Star Wars Rebels: Rise of the Rebels is a juvenile fiction chapter book that highlights our new favorite crew of rebels. The novel is divided into four parts, and each part details a scene from the perspective of one or more of the characters. It’s basically an introduction into how the various characters (not just the Rebels, but stormtroopers, too) from the show think, and what their personalities are like. I’ll mostly be giving you my thoughts on the characters rather than the scenes themselves, so that hopefully I won’t spoil the show too much.
First off: a scene between Hera, Kanan, & Chopper. The relationship between these three is very compelling. Between Hera and Kanan, there is some chemistry; it’s pretty much just hinted that there might be something deeper, but I personally think that makes their interactions, and potential future interactions, all the more romantic. I like the fact that, even though Kanan is the leader of the crew, he appears to be very inspired by Hera and will doubtlessly rely on her wisdom more often than not. Hera herself is just as you would expect her to be from the trailers: smart, snarky, and wicked with a starship. But there are signs of sensitivity, too, which I love to see. The best part of this scene, though, for me, was the chapter from Chopper’s perspective. Let me just say: I love this droid. Seriously, he’s awesome. Grumpy, sarcastic, yet can take control of a situation like a boss. He’s still a droid, though, and has to follow orders, but he kind of does them on his own terms. Altogether, his personality struck a good balance between independence and servitude. He, along with his interactions with Hera and Kanan, made this whole first part of the book really enjoyable, and quite humorous, too. I can’t wait to see it played out onscreen!
Next up: Sabine! I have to say, Sabine is a pretty rad character. She’s sixteen years old, so she’s not a kid anymore; Kanan and the others entrust her to do some important (and dangerous) activities, so she’s definitely a full-fledged part of the team. But she still maintains a kind of innocence; the idealism of youth, I guess it could be called. She has dreams and ambitions; she’s loves to look at and create art, and is passionate about both. It’s this description of her character that I really liked about reading a scene through her perspective; you really get a sense of who she is, even more so than just seeing her onscreen, because you’re able to catch a glimpse into her very thoughts. She has the potential to be an awesome character, and I think that she, along with Hera, will do justice to the more feminine side of the Star Wars fandom.
As a side note: there were stormtroopers in this scene, and I liked what the show creators did with them. There is an explanation as to why stormtroopers tend to be mean and dim-witted that hit close to home, as it has to do with an issue a lot of kids deal with in the real world. Though, I do hope that they develop the idea that not all stormtroopers are that way, at some point in the future.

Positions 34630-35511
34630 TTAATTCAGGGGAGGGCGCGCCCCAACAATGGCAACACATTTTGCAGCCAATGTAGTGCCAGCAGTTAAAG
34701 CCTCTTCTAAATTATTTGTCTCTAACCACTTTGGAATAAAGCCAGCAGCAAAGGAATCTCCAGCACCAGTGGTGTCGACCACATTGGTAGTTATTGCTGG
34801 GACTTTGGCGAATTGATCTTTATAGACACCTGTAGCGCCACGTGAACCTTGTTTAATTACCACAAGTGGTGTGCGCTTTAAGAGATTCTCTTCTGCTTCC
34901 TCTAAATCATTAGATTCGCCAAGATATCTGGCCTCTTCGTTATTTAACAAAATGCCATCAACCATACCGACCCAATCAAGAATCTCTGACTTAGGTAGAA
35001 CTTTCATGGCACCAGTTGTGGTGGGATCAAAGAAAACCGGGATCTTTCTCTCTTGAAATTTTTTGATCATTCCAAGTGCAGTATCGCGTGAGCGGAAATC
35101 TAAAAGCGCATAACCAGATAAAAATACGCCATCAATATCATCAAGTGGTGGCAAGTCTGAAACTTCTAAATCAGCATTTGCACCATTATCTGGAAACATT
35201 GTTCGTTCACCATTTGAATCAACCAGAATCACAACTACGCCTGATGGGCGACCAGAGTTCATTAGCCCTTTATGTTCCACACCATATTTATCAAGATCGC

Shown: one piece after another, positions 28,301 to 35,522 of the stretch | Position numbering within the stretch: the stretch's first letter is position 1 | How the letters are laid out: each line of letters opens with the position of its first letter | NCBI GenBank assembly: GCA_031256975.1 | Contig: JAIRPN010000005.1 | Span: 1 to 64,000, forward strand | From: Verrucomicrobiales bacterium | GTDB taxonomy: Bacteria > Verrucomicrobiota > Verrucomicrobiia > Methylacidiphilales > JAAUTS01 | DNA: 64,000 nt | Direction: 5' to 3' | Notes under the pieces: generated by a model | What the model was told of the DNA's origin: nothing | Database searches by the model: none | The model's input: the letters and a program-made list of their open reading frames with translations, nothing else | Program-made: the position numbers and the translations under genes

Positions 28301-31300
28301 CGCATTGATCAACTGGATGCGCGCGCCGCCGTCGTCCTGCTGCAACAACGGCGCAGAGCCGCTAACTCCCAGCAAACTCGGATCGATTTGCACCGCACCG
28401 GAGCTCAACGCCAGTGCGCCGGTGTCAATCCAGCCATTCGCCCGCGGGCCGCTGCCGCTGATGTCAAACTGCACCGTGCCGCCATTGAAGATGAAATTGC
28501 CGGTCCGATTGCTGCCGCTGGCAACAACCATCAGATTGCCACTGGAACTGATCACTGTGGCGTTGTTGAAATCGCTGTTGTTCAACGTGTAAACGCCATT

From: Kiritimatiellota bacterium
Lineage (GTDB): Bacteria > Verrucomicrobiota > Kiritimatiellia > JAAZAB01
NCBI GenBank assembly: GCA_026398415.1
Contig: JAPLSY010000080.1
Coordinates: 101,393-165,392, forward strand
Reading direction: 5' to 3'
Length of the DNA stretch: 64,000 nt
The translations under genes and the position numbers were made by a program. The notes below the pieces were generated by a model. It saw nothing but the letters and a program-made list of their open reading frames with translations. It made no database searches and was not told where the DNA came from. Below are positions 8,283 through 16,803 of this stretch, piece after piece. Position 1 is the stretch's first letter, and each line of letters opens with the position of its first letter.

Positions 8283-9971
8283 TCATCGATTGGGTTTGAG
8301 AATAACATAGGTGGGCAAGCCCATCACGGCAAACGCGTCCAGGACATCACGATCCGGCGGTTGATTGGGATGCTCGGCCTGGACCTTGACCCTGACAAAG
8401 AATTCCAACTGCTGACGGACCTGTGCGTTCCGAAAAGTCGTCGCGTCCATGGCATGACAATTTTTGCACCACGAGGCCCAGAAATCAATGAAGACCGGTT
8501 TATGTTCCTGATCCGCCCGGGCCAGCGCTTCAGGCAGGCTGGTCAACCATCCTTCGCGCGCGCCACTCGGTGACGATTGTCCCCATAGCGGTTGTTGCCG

Part three takes us on an adventure with Zeb Orrelios, and believe you me, it’s a fun one! This character is wicked awesome. Seriously. And his interactions with Kanan: hilarious. I can only imagine what he’s like around the other rebels. One of the many great things about this character, is even though Zeb is referred to as “The Muscle” of the group, he’s not all physical feats of bucket head-cracking, literal muscle; he’s got a lot of heart, too. That may sound sappy, perhaps, but it’s true. And I think that this scene gets across the point that you can be a great warrior and still be compassionate (and also maybe be not as quick on the draw at all times). Another interesting thing that was revealed in this part of the book, was Zeb’s respect for Kanan. Kanan is definitely the leader of this group, and I am curious to see what it is that ties all the other characters to him so intensely.
Last, but not least, we have the primary protagonist of the television series: Ezra Bridger, the Lothal orphan who lives in a communications tower outside of the Lothal Capital City. This scene wasn’t as action-packed as those preceding it, but it was good to get some insight into Ezra’s character. My impression of him was endearing. He’s quick, clever and humorous; but his character goes deeper than that. He’s been through a lot in his fourteen-year life span so far, so much so that most of the time he doesn’t even feel like a kid. He wants that, though. He wants to be able to feel like a kid: to have fun, to be at peace. That latter point is the most interesting to me; I wonder how much “adventure and excitement” he will crave, or if it’s really just inner peace that he’s looking for.
This book is a great place to start for those wanting to get to know the heroes and heroines of Star Wars Rebels a little better. It doesn’t give away any major plot points (like where Hera and Sabine come from, what happened to Ezra’s parents, etc.), but it does give some insight into the characters’ personalities and their thought processes. Plus, it’s a chapter book, so it would be an easy read for the younger Star Wars fans.